82nd Airborne Veteran

Paratroopers~ 82nd Airborne Mass Jump

Monday, October 31, 2011

The Uncommon Pickle Episode II

The art of pickling began 4000 years ago in India. Tarabud joins the artisans of The Uncommon Pickle as they continue the pickling tradition. Watch as they share their pickling secrets of organic produce, purchased from Temescal Farmers Market in Oakland, CA.  Also, find out the latest happenings from The Uncommon Pickle at: Twitter. Music in this episode by Sentinel.

Sunday, October 23, 2011

Canvas Underground Dinner

Tarabud covers Canvas Underground Dinner created by Chef, Peter Jackson. He is part of the Ghetto Gourmet Guerilla Dining Network in the Bay Area. This event was called "Opera & Pickles" because it featured both, in his 4 course meal.

Monday, October 17, 2011

Bacon & Lemon Verbena Scones

You just can't go wrong with a savory scone that includes bacon! I was very inspired by my local uncured rustic bacon from Prather Ranch Meats. Also, I had been enjoying tea from my  Lemon Verbena plant. This deciduous bushy plant is Native to many countries in South America. Fortunately for us today, it can be grown as far up as Canada.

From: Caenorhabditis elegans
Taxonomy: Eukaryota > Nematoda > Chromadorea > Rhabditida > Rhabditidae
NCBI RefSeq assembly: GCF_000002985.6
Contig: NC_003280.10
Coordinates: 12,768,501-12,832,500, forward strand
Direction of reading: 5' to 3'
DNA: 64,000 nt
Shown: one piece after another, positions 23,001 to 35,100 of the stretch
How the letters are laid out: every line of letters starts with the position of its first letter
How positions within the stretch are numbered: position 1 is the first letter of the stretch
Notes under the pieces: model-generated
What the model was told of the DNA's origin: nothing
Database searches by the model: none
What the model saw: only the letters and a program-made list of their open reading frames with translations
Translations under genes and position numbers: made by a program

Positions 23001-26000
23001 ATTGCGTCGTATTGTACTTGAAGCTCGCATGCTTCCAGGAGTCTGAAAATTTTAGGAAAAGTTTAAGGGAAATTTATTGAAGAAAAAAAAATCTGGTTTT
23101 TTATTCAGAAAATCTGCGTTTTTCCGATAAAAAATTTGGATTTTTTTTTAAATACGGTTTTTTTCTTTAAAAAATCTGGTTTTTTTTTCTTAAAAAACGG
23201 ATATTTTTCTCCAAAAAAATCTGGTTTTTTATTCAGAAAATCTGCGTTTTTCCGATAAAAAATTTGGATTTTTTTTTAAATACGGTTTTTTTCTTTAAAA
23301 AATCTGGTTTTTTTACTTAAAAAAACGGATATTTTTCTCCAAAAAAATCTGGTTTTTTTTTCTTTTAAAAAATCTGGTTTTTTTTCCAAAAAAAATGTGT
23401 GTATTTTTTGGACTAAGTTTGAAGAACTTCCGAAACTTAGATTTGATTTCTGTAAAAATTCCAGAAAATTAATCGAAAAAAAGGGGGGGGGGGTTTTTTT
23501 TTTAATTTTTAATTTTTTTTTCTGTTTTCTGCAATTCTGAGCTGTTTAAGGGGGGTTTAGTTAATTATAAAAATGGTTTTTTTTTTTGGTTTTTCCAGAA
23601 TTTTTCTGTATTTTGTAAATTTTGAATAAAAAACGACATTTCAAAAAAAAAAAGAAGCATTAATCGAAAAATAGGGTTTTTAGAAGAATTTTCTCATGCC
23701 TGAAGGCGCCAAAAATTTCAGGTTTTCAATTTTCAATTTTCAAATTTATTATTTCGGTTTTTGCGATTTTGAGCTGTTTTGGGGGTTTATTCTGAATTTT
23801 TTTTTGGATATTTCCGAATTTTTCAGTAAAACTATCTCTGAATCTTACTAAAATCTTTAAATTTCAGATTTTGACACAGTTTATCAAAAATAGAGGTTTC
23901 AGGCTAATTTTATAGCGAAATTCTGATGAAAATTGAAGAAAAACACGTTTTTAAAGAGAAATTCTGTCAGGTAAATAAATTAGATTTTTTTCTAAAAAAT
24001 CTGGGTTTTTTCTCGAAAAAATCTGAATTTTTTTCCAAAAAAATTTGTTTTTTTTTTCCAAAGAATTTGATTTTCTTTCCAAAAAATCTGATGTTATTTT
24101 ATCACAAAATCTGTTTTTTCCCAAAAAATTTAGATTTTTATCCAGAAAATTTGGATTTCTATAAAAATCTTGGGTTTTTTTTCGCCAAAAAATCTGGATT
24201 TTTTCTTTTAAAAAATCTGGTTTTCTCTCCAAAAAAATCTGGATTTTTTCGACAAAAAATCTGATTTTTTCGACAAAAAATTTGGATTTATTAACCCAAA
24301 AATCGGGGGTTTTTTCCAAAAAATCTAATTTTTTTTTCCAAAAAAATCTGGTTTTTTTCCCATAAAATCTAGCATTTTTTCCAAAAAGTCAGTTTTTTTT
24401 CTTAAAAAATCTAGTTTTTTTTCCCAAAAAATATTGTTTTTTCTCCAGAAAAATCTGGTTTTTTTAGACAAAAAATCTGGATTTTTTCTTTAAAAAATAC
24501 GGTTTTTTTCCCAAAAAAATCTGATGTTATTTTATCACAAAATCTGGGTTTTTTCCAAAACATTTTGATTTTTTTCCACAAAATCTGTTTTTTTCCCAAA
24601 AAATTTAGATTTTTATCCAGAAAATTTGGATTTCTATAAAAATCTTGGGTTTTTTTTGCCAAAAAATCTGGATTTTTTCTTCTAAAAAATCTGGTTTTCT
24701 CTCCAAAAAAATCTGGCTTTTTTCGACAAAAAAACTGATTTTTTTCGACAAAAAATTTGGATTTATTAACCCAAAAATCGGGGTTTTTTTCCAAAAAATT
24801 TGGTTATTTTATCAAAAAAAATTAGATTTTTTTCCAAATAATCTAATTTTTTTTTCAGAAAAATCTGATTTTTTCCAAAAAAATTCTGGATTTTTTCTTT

The taste palate is unwavering in its desire be "wowed". The Lemon verbena herb is a potent, sharp, fresh burst in your mouth. In my test kitchen, I tried different fresh herb combinations (chives and thyme, marjoram, marjoram and chives, and other combinations) with the bacon. Of course, my husband was very delighted to try them all.

Preheat oven to 425 degrees Fahrenheit 

Ingredient List

1 cup of flour
2 Tablespoons of softened butter
2 Teaspoons of baking power
2 Teaspoons of salt

1/4 cup of whole organic milk
1/4 cup of  herb ~ Lemon Verbena
6 strips of thick cut bacon

Firs, cook bacon until it is crispy. I like to take the bottom of a jam jar to break up bacon into little bite size pieces. Second, chop herbs. Third, sift flour, baking powder, salt, into a medium mixing bowl.  Fourth, add melted butter and milk. If mixture is too dry, add a splash of milk. Gently mix with mixing spoon, making sure to add bacon and herbs as you go.  Fifth, with your hands, knead the mixture right in the bowl quickly. Do not over knead. 

Finally, take dough in your hand and mold into shape, placing on the cookie sheet. Place the cookie sheet in the oven and bake for 10-12 minutes until lightly browned. Let them cool, then eat warm. I would definitely serve them with a side of butter and a pickle. In the above picture I used a pickled cherry, by The Uncommon Pickle (found in the Bay Area). This recipe makes four scones but can be doubled to make 8 scones. Happy Fall and warm evenings with loved ones!  

Saturday, October 15, 2011

The Uncommon Pickle Episode I